Since you don’t turn 50 every day, I thought I’d start this post by sharing my partner (no, not THAT kind of partner) John’s big event with you. We had a nice evening at a local winery the other night with plenty of friends from the large web John has managed to weave over the past 10 years in France.
Below, John is blowing out candles on a Mont Ventoux cake, with his lovely daughters, Mia and Cloe, standing by for cutting duties. So far I haven’t seen much physical or mental damage since his birthday, which is good news because I’m only 18 months behind.
But we’re not here to talk about John (sorry , John). It’s Poupou’s turn.
A poupou is a wall panel located underneath the veranda of a Māori wharenui.
I just learned this from Wikipedia, but a Poupou is also an 80 year old cycling legend named Raymond Poulidor. ‘The Eternal Second’, M. Poulidor never won the Tour de France, but came 2nd three times and 3rd five times. He had the unfortunate luck to enter into his profession when Jacques Anquetil was collecting his 5 TDF titles, and winding it down as Eddy Merkcx came around and won everything he could (which was ‘everything’).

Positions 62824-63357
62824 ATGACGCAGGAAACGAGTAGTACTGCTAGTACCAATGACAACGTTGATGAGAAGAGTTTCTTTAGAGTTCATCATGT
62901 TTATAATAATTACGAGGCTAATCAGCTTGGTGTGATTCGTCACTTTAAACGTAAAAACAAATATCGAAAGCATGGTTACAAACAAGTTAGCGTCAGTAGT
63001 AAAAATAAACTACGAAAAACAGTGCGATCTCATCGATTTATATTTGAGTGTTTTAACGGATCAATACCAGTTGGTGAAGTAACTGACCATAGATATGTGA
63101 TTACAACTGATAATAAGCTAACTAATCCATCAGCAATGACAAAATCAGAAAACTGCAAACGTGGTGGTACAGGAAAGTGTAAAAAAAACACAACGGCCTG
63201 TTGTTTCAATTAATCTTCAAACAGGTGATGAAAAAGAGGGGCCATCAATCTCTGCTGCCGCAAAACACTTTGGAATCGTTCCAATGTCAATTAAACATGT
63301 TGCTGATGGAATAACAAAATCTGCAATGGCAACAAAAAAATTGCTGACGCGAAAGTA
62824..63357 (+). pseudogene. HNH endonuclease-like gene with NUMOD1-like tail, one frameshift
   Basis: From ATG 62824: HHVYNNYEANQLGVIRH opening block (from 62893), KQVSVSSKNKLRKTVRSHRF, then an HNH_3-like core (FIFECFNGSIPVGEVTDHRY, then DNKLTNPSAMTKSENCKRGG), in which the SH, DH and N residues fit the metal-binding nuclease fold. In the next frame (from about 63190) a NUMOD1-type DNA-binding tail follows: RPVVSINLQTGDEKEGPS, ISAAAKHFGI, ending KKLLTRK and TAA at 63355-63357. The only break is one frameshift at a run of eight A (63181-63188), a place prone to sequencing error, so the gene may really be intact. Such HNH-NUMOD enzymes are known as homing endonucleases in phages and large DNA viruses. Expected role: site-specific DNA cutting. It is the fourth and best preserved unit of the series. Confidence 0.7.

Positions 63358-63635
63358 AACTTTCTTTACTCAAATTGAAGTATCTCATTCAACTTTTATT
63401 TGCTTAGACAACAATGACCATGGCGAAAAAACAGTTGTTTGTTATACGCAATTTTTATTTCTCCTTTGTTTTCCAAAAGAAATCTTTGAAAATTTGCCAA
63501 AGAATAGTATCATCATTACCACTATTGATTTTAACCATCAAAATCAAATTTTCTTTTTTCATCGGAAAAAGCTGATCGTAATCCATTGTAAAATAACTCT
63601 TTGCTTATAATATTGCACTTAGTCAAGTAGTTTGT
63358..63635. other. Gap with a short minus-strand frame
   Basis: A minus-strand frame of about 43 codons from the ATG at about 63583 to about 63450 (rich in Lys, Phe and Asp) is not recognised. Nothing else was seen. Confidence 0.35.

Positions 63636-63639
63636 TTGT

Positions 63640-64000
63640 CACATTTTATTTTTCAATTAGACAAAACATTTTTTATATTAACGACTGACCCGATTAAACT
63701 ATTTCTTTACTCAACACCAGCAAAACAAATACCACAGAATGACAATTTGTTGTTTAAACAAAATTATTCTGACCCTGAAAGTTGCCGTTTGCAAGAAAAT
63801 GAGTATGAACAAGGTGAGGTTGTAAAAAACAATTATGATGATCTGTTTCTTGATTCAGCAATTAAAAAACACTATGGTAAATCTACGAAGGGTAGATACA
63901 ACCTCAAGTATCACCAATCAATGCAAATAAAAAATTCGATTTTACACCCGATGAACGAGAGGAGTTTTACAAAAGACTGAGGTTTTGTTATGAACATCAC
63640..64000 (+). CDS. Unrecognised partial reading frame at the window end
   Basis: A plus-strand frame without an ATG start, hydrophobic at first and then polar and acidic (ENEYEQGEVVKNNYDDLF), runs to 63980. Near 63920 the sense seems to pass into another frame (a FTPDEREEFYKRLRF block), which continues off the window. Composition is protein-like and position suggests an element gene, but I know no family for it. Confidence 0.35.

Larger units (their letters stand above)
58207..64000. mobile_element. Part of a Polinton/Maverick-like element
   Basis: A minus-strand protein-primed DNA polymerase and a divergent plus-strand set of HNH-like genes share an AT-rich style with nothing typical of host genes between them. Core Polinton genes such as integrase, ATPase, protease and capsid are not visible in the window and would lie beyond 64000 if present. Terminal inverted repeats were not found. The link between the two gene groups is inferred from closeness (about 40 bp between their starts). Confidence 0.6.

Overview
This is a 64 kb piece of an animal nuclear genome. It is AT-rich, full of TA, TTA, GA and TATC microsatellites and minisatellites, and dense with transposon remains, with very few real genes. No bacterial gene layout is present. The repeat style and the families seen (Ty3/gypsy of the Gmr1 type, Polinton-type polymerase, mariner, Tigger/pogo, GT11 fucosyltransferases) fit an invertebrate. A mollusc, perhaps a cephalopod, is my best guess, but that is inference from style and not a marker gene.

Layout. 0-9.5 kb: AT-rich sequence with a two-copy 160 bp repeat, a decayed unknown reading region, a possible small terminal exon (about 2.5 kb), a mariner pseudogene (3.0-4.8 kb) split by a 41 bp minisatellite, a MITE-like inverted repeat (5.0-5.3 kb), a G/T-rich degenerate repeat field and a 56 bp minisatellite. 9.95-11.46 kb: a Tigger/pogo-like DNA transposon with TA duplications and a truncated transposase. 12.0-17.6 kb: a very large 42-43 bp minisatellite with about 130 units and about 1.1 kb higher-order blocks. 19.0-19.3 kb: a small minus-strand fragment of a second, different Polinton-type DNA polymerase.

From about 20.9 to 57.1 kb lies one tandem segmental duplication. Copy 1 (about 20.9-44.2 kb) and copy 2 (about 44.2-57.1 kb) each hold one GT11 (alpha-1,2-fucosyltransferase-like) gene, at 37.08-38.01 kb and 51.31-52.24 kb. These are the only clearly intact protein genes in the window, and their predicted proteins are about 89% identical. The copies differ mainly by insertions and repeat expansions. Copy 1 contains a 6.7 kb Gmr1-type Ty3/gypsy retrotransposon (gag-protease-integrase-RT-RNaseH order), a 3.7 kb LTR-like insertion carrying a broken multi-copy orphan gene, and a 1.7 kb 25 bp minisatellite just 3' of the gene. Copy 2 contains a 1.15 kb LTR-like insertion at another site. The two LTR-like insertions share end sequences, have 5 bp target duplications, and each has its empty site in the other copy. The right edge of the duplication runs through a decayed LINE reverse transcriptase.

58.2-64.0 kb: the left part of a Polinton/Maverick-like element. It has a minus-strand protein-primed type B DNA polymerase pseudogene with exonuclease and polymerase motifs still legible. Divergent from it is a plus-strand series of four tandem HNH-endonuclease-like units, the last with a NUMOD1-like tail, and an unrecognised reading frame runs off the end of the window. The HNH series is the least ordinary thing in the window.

He wasn’t always 2nd, you’ll be glad to know. He won the Vuelta a Espana, Milan San Remo, Paris-Nice (at 37), and 6 or so TDF stages (the last at age 38)
Poulidor, though, had a secret weapon: he was likable. Not only that, he came from a poor farming family in the middle of France (he never rode on a train till they shipped him off for military service). He spoke plainly (still does) and, maybe most importantly, was always on the attack on the road. The French public adored him for the better part of 20 years.
But I don’t hold grudges long and the book signing turned into a viewing of a documentary that was made on Raymond 20 years ago, followed by a Q&A hosted by a France3 Sports guy.
The documentary was pretty ‘cookie cutter’, but it was a great intro to the man, and even brought tears to his eyes when he saw the old film footage of his mother in their farmhouse in Limousin. The oddest thing for me, though, was watching a movie about a man (a very famous man – I am occasionally saluted by pedestrians with ‘Allez Poupou’ when I’m on my bike in Nimes) who was sitting two rows ahead of me in the room. It must have been even weirder for him.
This isn’t the first time I’ve crossed paths with Poupou (don’t call him that, he hates it) because he is a familiar figure at the first pro stage race in France each year – Etoile de Bessèges, which I always find myself at. In just over 2 more months I hope we’ll meet again.